My previous post was inspired by what Andrew McAfee sees as the biggest challenge facing big data: convincing people to trust data-driven algorithms over their expertise-driven intuition. In his recent VentureBeat blog post, Zavain Dar explained that the real promise of big data is that it will change the way we solve problems.

Dar first divided the types of problems we are trying to solve using the two categories of truth devised by the 18th century philosopher Immanuel Kant, who differentiated an analytic truth, one that can be derived from a logical argument, from a synthetic truth, one that can only be determined from empirical evidence or external data.

### Apples and oranges

Analytic truths are based on proven models providing rules we can use for logical deduction. For example, given the rules of arithmetic, we can deduce 2 + 2 = 4 without needing to empirically prove it, such as by putting two apples next to two oranges to verify that it adds up to four pieces of fruit.

Analytic truths are problems solvable with data we already have. After all, intuition is data-based since it’s based on data our brains have accumulated through academic learning, personal experience and professional expertise.

Synthetic truths, on the other hand, are problems that can only be solved with data we do not have. Without empirical data, for example, we can not prove that adding four inbound links from popular food critic websites to our fruit orchard’s website will increase its daily number of unique visitors by 22 percent. Nor can we prove this will sell more of our apples and oranges without collecting data to correlate web traffic with fruit sales.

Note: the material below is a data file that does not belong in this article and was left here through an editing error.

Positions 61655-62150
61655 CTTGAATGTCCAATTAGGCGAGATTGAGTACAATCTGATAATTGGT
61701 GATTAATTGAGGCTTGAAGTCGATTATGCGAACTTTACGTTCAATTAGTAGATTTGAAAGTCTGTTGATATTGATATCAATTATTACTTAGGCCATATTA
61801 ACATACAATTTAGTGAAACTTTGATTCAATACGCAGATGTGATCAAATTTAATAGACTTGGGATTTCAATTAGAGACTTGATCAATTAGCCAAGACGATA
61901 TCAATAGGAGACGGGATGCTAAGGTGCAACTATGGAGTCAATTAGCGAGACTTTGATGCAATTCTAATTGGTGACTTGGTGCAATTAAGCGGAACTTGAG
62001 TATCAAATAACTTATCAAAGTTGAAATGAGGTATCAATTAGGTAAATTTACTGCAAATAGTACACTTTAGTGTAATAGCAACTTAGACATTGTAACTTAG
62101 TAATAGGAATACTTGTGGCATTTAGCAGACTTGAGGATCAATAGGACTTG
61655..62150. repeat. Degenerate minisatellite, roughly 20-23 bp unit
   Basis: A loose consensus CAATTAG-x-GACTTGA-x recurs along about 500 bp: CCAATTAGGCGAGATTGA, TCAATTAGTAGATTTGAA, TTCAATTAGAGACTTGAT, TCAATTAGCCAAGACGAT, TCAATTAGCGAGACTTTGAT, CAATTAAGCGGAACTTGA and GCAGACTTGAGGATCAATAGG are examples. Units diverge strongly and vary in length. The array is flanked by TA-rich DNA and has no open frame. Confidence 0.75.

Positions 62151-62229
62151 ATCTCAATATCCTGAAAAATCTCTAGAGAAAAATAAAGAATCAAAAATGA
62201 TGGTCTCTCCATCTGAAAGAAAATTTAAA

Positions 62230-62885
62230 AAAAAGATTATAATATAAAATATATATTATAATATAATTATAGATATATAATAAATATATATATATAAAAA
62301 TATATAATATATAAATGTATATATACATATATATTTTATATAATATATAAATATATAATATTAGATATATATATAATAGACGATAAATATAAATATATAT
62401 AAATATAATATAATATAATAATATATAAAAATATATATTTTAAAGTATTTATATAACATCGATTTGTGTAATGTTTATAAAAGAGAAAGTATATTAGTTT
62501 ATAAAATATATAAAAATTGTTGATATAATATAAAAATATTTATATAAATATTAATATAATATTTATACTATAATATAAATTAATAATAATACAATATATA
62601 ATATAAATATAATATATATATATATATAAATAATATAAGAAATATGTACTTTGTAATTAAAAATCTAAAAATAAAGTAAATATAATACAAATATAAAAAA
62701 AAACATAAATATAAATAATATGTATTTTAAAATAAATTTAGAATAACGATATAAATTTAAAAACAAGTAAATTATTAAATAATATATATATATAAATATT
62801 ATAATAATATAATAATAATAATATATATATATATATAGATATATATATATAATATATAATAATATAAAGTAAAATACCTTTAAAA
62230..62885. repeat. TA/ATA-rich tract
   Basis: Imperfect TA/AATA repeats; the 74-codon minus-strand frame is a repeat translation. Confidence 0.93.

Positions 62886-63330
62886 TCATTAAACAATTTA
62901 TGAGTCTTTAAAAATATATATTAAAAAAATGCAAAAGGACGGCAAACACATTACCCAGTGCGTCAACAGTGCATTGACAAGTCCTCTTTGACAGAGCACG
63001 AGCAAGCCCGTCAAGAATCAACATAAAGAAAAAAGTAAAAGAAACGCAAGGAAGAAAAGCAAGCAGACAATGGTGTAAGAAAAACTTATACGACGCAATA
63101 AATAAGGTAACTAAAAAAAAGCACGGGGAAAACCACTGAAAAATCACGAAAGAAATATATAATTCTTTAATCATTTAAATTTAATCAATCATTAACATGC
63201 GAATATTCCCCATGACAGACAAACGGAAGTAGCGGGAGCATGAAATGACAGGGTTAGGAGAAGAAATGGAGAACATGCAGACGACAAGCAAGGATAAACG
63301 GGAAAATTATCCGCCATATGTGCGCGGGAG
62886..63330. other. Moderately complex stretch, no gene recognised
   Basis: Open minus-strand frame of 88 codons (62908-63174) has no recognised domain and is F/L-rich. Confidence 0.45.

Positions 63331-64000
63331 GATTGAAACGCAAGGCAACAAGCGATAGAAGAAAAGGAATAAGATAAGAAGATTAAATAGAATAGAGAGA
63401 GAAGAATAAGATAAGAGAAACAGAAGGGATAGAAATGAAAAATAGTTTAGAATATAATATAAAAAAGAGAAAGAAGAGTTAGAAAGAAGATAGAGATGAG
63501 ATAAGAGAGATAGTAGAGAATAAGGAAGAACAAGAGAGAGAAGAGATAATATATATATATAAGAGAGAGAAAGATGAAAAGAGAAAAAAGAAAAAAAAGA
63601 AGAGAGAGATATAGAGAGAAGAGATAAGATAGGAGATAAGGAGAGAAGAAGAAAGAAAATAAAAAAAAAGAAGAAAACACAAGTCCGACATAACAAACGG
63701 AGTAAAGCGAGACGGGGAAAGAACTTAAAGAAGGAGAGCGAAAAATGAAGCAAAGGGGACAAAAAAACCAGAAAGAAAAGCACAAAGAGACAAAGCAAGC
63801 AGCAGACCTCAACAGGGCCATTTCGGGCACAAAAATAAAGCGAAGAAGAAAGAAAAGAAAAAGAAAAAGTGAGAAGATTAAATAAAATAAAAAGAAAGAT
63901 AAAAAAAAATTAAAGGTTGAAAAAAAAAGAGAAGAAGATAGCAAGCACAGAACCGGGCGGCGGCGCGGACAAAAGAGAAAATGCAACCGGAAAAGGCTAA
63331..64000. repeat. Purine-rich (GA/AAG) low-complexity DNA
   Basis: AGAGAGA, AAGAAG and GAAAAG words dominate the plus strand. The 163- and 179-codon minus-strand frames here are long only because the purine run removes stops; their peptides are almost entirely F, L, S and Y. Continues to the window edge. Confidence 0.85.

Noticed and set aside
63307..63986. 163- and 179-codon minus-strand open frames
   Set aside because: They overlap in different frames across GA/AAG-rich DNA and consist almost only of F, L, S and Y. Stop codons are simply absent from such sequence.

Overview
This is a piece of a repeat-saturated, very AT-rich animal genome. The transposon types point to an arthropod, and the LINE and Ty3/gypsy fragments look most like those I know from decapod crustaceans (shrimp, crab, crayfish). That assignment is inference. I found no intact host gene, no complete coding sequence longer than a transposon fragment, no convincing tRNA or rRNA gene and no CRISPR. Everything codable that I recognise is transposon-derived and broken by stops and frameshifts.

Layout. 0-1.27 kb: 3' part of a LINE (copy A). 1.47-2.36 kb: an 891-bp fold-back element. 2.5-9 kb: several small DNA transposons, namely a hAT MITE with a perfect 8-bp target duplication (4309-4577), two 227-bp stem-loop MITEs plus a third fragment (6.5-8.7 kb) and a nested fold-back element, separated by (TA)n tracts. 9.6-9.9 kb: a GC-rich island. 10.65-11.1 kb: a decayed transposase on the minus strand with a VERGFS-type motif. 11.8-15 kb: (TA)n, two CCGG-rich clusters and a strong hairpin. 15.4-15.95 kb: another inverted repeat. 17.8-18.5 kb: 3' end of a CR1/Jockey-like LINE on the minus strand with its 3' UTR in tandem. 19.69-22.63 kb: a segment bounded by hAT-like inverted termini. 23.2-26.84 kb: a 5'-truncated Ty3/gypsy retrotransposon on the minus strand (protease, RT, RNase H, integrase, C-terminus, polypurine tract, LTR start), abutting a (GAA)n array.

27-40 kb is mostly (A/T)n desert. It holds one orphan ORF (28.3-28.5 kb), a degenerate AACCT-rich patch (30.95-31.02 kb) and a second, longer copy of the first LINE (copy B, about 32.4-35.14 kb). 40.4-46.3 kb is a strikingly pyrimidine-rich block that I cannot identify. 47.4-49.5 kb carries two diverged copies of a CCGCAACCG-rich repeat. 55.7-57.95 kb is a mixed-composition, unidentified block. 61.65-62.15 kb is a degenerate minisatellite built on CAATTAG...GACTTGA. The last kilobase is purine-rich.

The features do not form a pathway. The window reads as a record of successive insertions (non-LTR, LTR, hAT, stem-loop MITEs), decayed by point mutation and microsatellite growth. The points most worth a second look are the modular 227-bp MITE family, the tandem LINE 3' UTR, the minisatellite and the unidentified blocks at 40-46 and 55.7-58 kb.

Google, for example, doesn’t try to logically deduce an analytic truth to base its search engine on. Instead, Google collects and synthesizes previous click streams and link data to predict what future users will want to see in search results. Likewise, Amazon doesn’t try to logically deduce analytic truths of e-commerce governing who buys what and how consumers act. Instead, Amazon collects and synthesizes previous sales transactions and shopping cart data to predict what future customers will want to buy and how much they will be willing to pay.

These are examples of what can happen, Dar explained, when “we remove ourselves from the intellectual and perhaps philosophical burden of fundamentally unearthing and understanding a structure (or even positing the existence of such a structure) and use data from previous events to optimize for future events. Google and Amazon serve as early examples of the shift from analytic to synthetic problem solving because their products exist on top of data that exists in a digital medium. Everything from the creation of data, to the storage of data, and finally to the interfaces used to interact with data are digitized and automated.”

### The evolution of problem solving

While human expertise will forever remain an invaluable resource, more fields of human endeavor now have access to data and computational resources capable of producing data-driven synthetic truths beyond the capabilities of the intuition-driven analytic truths of human experts.

“The rise of big data,” Dar explained, has “shifted the manner in which we solve problems. Fundamentally, we’ve gone from creating novel analytic models and deducing new findings, to creating the infrastructure and capabilities to solve problems through synthetic means.” This is why it makes more sense, Dar argued, “to view big data not in terms of data size or database type, but rather as a necessary infrastructural evolution as we shift from analytic to synthetic problem solving.”

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